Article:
Canada Atlantic Railroaders At End Of Long Run, Published 25 August 1960
The Canada Atlantic Railway Old Boys are heading for the last round house.
Coincident with the death of steam around Ottawa, these seventy-plus veterans of wood burners and the link and pin, after highballing down Memory Lane for a quarter century, with annual stops at Nostalgia Junction, have come to the end of the run. Steam is dead and so are the CAR Old Boys.
J. H. (Peg) MacLeod. 117 Glenora, now a rugged 82, as he surveyed the registration list of 12 o'd boys of 57 still alive, shook his head sadly over the 1935 list of 612 who showed up, sighed and said, "I am pulling the pin."
In railway parlance this means the end of the run. Historically this Old Boys alumni came together in 1935 in the spontaneous combustion of a happy memory which had glowed long snd warmly in so many Old Boys (and Old Girls') hearts.
The CAR Old Boys Association will cease to function as an organization after tonight's annual banquet at the Chateau.
Its patron saint was the late J. R. Booth, first last and only president this gallant railway ever had. His memory is always kept alive in the CAR old boys' hearts, and it is a solemn ritual annually observed, when the veterans march to his grave at Beechwood.
This year, heavy hearts will be heavier as they march past the mausoleum containing the remains, of Rowley Booth, grandson of the immortal J.R. Booth. Rowley Booth died suddenly in his prime this year. He had been the angel, the guiding spirit, the stimulus of all those who had worked for his grandad.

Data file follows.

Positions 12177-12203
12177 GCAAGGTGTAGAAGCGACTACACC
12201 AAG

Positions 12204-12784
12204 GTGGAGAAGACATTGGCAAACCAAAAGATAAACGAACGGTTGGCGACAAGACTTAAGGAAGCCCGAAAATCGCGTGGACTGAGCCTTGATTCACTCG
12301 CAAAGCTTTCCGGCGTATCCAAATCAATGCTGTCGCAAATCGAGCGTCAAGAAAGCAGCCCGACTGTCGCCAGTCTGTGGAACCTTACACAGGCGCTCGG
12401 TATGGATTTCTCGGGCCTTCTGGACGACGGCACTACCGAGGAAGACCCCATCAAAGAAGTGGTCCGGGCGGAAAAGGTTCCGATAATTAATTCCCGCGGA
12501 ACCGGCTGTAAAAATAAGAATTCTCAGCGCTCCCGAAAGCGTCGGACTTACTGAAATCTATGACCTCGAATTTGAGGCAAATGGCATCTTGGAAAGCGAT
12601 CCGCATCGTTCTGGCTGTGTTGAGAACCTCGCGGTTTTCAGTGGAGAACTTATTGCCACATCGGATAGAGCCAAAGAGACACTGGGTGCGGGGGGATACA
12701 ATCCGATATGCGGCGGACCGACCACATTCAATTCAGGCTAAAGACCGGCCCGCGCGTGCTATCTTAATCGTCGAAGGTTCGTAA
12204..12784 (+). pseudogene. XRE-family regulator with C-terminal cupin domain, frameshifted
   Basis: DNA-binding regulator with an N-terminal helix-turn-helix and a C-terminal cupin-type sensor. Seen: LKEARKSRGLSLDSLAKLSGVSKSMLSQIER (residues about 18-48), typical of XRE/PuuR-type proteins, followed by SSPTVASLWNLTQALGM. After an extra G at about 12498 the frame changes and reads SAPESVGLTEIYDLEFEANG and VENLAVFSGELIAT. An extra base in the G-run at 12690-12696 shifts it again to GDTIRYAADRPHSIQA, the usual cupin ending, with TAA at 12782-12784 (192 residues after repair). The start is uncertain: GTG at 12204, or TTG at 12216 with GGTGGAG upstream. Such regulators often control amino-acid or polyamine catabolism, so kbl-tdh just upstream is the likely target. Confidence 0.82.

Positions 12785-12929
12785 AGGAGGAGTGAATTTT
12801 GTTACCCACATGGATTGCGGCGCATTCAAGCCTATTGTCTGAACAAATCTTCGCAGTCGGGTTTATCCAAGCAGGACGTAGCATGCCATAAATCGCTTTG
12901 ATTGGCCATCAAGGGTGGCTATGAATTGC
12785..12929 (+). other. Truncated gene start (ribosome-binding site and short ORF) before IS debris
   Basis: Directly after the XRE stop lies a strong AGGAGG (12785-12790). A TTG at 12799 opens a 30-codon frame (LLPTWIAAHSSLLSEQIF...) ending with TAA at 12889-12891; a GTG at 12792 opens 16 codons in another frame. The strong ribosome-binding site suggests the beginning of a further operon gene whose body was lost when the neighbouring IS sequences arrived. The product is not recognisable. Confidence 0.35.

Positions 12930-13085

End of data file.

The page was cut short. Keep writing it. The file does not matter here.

Such great traditionalists are the CARists, that you could have sat down any year, and you could have written what had happened the year before, and as easily predict what would happen the coming year.
There is always the picnic to the Experimental Farm - it happened yesterday, under the auspices of the Ladies' Auxiliary, for the last time. Mrs. James Connolly and Mrs. T. H. Olmstead were in charge this year. Then there is the pilgrimage to the J. R. Booth grave. That took place today. Finally, after two days of "fraternizing," of talking over old times, the "boys" and "girls" all meet tonight for dinner in the Chateau Laurier dining room.
Most solemn for years has been what might be called the breakup benediction, when as the solemn, words are said with the thin and reedy voices of the very old, each slyly surveys his neighbor and wonders if he or she will be back next year. In 1960, they will take their long look. For this side of eternity, most will never see each other again.
Before "Peg" MacLeod "pulls the pin" on this nostalgic convention, the octogenarians and nonagenarians, with the convention youth, Rug. H. Eddy, aged 70, looked over old pictures, studied old clippings, surveyed a treasure trove of memories heaped upon a table. In their mind's eye they lived over the gay nineties, the high wheelers of 1903, they remembered the birth of their son, now himself a grev headed man. Through these nch memories travelled The Train to Yesterday.
The railroad valedictorians who say their last prayer in the Chateau tonight will include George Holtby, Vancouver, and the last of 15 railroading Holtbys; Cecil Elliott, also from Vancouver; and from Ottawa Val C. Sear, J. H. P. (Peg) MacLeod, George Wallace, Eddie Aust, R. H. Eddy; and W. E. Latimer, Aylmer, Que.